Friday, September 19, 2014

Round Robins


Have you ever participated in a round robin?  I've been in 2 or three now and they are all a little bit scary to start, but well worth it in the end. This one above was stitched over a year with my Monday morning stitching group.  We've been getting together now for years to enjoy each other's company and stitching knowledge.

When we decided to start this round robin we decided to try something different and not the usual sampler type.  I started in the centre of this one by stitching the little house and then 11 others worked the garden around it.  After the main stitching was finished I added a few little bits and pieces to tie it all together like extending the roses on the garden wall and adding the little paths in.

I was extremely pleased with the final result, even if the perspective does defy logic in some places.  It is a lovely memento from my Monday mornings and I smile every time I look at it.

For those of you who haven't heard of a Round Robin, let me tell you about them.  All it takes is a group of stitching friends who are willing to stitch something that will be given to someone else.  Each person decides on a theme for their piece - mine above was cottage garden.  Then you all decide what type of design you want - a sampler, a picture (as above), indiviual small motives - the possibilities are endless really.  Then it is very important to decide how long you are going to take to stitch the piece.  In this instance we decided on one year, with each person having each piece for one month. It is very important to stick to this schedule, so if you don't think you can stitch a small motive a every month for 12 months, then let your fellow stitchers know this.  The idea is that you meet regularly and pass the pieces along to the next stitcher until everyone has stitched on every piece.

It's a nice excuse for a group to get together once a month and have coffee or ice cream.  Since our group met every Monday anyway, it was really easy to pass along our pieces.  I have participated in one where the person to whom  the piece belonged was not allowed to see it, after their initial work was done, until it was completely finished.  We took almost two years to finish that one.

Another nice idea is to have a diagram of the piece that travels with it, and have each person sign in the appropriate place on the diagram.  It is really hard to remember who stitched what when it is all over.

Round robins are great fun to participate in, but you have to be aware that you have no control over what will be added, so you must be ok with that, and they will take a huge commitment on everyone's part, but the end results are usually well worth it.  A few years ago my guild did one where each piece was shaped like a tree, but not all were for Christmas.  One was a Halloween tree, another was a tropical beach tree - they were all so beautiful.  I didn't participate in that one, and I was very sorry when I saw the result.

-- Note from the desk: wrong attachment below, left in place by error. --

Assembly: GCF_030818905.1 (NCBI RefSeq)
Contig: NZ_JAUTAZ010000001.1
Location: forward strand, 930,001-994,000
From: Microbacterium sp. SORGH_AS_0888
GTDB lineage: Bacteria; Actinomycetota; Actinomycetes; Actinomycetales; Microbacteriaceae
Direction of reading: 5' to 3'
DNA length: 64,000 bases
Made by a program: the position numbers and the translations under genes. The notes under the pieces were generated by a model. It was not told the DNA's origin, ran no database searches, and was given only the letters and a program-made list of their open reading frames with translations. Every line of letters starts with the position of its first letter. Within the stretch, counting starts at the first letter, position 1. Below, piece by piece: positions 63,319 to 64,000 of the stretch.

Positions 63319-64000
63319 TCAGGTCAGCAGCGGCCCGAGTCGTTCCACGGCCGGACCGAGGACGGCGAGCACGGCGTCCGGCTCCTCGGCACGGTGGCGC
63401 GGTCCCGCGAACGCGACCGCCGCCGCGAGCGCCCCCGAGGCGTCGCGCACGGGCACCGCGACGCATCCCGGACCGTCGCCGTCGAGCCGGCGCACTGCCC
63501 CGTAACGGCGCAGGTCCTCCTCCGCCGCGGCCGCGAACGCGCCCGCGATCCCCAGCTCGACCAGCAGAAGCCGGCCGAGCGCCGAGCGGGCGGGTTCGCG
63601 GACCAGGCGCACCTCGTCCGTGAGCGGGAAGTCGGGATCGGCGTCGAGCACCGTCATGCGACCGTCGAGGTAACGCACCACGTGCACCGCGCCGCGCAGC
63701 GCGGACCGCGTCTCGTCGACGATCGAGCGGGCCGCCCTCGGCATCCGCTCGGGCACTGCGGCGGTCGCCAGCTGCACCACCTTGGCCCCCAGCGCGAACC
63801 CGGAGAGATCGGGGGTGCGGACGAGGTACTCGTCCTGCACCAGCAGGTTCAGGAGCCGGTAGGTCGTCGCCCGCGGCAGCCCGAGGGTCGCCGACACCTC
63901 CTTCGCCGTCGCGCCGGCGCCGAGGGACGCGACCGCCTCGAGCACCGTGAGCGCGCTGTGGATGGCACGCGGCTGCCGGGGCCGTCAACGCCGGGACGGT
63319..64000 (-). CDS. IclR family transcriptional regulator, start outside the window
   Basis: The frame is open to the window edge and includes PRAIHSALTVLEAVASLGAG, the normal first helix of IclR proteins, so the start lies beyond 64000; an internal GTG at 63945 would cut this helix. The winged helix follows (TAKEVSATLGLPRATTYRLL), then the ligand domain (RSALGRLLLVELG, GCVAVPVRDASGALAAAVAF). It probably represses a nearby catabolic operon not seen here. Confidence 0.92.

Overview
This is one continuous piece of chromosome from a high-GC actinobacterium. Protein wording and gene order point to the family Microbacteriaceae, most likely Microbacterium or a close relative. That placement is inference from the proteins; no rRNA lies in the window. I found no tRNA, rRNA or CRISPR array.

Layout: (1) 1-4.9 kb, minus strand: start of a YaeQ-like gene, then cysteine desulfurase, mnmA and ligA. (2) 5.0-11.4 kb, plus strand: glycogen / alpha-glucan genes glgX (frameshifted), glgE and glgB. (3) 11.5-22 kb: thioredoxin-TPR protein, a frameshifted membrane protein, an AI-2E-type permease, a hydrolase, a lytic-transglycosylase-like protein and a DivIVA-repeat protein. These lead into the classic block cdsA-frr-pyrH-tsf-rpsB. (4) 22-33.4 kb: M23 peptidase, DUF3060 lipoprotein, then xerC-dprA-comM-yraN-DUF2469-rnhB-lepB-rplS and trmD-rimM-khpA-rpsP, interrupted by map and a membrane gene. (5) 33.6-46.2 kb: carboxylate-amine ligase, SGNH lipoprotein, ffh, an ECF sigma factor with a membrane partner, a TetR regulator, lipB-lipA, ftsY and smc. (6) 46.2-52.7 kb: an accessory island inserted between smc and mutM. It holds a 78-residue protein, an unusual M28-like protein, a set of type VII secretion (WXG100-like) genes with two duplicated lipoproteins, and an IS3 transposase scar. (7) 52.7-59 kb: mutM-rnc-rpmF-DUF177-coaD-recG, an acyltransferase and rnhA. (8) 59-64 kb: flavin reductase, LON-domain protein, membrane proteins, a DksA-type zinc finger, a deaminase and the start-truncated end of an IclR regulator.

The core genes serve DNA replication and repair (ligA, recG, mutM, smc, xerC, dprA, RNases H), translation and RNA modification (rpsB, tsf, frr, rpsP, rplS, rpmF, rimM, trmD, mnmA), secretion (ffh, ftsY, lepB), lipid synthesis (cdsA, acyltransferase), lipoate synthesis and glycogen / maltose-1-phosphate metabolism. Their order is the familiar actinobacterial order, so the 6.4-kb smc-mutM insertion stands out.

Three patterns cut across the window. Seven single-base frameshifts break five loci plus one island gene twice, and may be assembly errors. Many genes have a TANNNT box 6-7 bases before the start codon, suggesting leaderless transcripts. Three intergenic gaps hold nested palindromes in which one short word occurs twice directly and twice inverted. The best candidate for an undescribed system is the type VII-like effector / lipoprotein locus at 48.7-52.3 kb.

Friday, September 12, 2014

Spring Blossom Stumpwork


I was out  one day  a few years ago at Walmart to pick up some more Anchor threads and there was a free cross stitch pattern available.  For some reason it spoke to me and I could immediately see it as a stumpwork design.  I took some time to get permission to use the original pattern as the basis for my project, and then started work. What you see above is the final result.  

I teach the project as a beginners piece because the shape of the leaves and petals is very simple and the petals are stitched with long and short stitch with extra colours added later as highlights, rather than true thread painting. Students also get the chance to progress from small shapes to larger ones and learn how to change colours while doing the buttonhole stitch on the edges.

This was actually the first stumpwork project I designed and is still a favourite for teaching.  It can easily be covered in a one day class and is actually kind of fun to do.

If you are tempted to use someone else's design as a starting point for your own it is very important to make sure that you get permission to do so if you're planning on publishing.  If you are just doing a design for yourself, well then it's not so important

On a side note, I notice after looking at this photo that my fabric is beginning to look a little the worse for wear, and has a couple of marks on it.  The grey marks under the stem are actually slubs in the fabric, but the piece has been handled so many times now that I notice a couple of very small stains.  I don't put glass on most of my finished pieces, nor do I panic if someone wants to touch the petals or 'feel' the stitches, which I find happens frequently when I'm teaching.   How do you feel about people touching your work?    I stitch and teach because I love the process and I don't kid myself that many people will be holding their breath to own a piece of my work when I'm gone.  I figure if someone wants to have a really close look at it, well why not.  I take it as a compliment.